He’s been described as ‘one of the defining figures in mid-80s synth pop’, and a constant tinkerer and musical innovator since his debut chart topping album ‘Human’s Lib’ 35 years ago. Howard Jones sits down to tell me how, with his new album ‘Transform’ he’s gone back to his roots.
Less than 10 minutes into our conversation Howard and I stumble onto the seemingly inescapable topic of ‘The Internet’. “It’s had a bigger effect than anything that’s happened in my lifetime,” says Jones, 64, from his home in Somerset. “It’s a very interesting time for the human race to see how much destructive potential there is as well as all the amazing things people are doing. The communities and relationships that form online and people that stand up for causes – it’s opened a whole Pandora’s Box of what human beings are.”
New album ‘Transform’ touches on the everyday struggles of personal identity in an ever switched-on and mobile modern society. Howard references the possibility of becoming a “YouTube Trendsetter” or having “40 million twitter followers” but it will still be “the same old me.” Yet unlike bleaker albums that strike similar themes (think Radiohead’s OK Computer or Bowie’s Diamond Dogs), Howard’s aim with this new record is to encourage.
“We can actually affect change ourselves,” he says passionately. “We can take the lead and become active and engaged. I think that I was very much aware of that with this album, everyone needs a boost. Whatever situation we’re in in the world nobody else is going to change it or do it for us, we have to take the lead.” Howard has been practising Buddhism for 26 years now, and I ask if that has influenced not only his thought process but also his musical one. “I think so yeah,” he nods, “I’m up at six and chant for an hour and I engage in this battle with my own negativity every day. Buddhism has really helped me with that and helped me realise that every single person has this amazing potential inside of them.”
Sonically, ‘Transform’ is Howard “returning to [his] electronic roots,” well-crafted pop songs enriched with his signature synth laden arrangement. “I’ve done lots of albums that have been experimenting with new things,” Howard says, referencing 2009’s ‘Ordinary Heroes’ which focuses heavily on piano and strings, “but it feels very comfortable to be back with synths. There’s a desire from my fans to do a real synth album again so I think I subconsciously responded to that and I’ve had brilliant fun doing it,” he smiles.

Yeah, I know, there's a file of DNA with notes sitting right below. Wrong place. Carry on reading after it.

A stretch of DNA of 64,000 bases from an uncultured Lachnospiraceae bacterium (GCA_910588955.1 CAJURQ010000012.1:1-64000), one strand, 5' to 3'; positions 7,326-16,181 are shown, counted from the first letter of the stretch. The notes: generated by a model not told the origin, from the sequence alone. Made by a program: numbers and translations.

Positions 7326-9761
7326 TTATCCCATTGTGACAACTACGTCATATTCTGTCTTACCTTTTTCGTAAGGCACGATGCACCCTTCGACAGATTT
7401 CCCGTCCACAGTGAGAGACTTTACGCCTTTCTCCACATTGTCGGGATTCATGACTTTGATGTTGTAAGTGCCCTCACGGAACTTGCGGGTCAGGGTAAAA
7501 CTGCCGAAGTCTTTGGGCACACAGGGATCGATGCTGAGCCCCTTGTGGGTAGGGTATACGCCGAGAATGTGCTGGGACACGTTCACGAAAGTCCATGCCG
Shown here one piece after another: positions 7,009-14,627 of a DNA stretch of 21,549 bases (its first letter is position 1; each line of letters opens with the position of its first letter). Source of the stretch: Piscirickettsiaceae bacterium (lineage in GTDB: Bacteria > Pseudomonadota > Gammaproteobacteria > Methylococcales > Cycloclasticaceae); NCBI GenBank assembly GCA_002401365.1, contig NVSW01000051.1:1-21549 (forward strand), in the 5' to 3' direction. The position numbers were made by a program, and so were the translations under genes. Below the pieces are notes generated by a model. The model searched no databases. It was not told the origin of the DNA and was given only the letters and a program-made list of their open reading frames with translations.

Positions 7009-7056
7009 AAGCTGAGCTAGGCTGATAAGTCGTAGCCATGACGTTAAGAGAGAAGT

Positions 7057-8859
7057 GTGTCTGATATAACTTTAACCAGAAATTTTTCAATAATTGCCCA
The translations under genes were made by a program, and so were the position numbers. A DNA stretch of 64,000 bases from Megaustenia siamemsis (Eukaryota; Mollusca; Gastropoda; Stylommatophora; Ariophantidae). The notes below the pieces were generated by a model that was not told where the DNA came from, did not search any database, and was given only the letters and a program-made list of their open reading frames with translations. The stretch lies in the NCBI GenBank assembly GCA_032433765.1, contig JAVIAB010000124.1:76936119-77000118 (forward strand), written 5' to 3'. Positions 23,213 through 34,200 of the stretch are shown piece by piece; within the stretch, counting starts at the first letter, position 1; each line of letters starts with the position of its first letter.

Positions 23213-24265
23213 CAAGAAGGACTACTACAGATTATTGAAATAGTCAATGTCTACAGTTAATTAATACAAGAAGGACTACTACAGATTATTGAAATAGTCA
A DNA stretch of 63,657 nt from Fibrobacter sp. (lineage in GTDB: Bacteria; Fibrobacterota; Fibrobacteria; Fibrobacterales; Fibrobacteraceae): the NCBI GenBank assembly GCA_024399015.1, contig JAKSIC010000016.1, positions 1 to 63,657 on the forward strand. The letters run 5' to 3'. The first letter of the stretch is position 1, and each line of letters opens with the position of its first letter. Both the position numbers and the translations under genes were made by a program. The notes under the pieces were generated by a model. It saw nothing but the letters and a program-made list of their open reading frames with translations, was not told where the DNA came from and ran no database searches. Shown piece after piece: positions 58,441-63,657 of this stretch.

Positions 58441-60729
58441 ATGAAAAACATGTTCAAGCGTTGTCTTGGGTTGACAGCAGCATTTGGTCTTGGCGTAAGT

The album opens with a sucker-punch of positivity ‘The One To Love You’, ‘Take Us Higher’ and fantastically titled ‘Beating Mr. Neg’ kick off ‘Transform’ with pounding synths, “loud and proud” riffs and uplifting lyrics, “I wanted the album to be very upbeat and there’s only really two ballady type tempos in there,” he explains.
One is the beautifully lush ‘Mother’, the other is ‘At The Speed Of Love’, both which really explores Howard’s range as a vocalist,
The production on ‘Transform’ sounds crisp and defined, and Howard has fully embraced modern technology on the new record, using his vintage analogue synths in tandem with new software and hardware. He’s also teamed up with American contemporary producer and Grammy nominee BT, who Howard says is a great “inspiration and influence” to him – and the modern sensibilities on their tracks really shines through.
“I use anything I can get my hands on really,” he laughs. Howard is deeply knowledgeable on all things electronic and one imagines a room stacked with endless modular synths and wires as he rattles off the various makes and models in his collection. “It’s a really exciting time to be a keyboard player,” he exclaims. “I’m always trying to move forward but I’m not trying to compete with the amazing new electronic musicians,” he pauses, rather modestly “but I can keep it exciting for myself and that’s what I did in the early days.” Howard was one of the first solo artists to fully embrace the one man electronic band, pushing the boundaries of what one can do with drum machines and keyboards. “I guess the difference is I‘m not trying to compete with anyone else, I’m just trying to be the best version of me, you know?”
When ‘Human’s Lib’ came out in 1985, Howard did more than a good job at competing with his fellow artists. He dominated airwaves and charts and in the span of 3 years had amassed 10 top 40 singles in the UK. Songs like ‘New Song’, ‘What Is Love?’, ‘Pearl In The Shell’ ‘Like To Get To Know You Well’ and many more were staples in the electro clubs of the mid-80s and Howard built up a dedicated fan base that still support him 35 years on.
“All the hits have been upgraded and brought into the sound of the new album.” Howard is visibly excited for the chance to test the new tracks and sounds on the road. “I want it to be a real visual feast and the best possible sound we can make, we’ve got special videos being made that I’m very involved with which will play on an screen right behind the band and it will form part of the light show as well as having visuals!”
It’s clear that Howard has put a lot of his own time and energy into the plan for the live experience, as well as running his own label which Transform is being released on. “Hopefully,” he laughs, “it will all come together and be mind-blowing good – that’s what I’m aiming for.” It’s a tough ask, but from all his successes, if there’s anybody that could pull it off – it would be Howard Jones.
Transform is out now on Detox Records. Howard’s UK tour started My 23.
More details at www.howardjones.com/news.html
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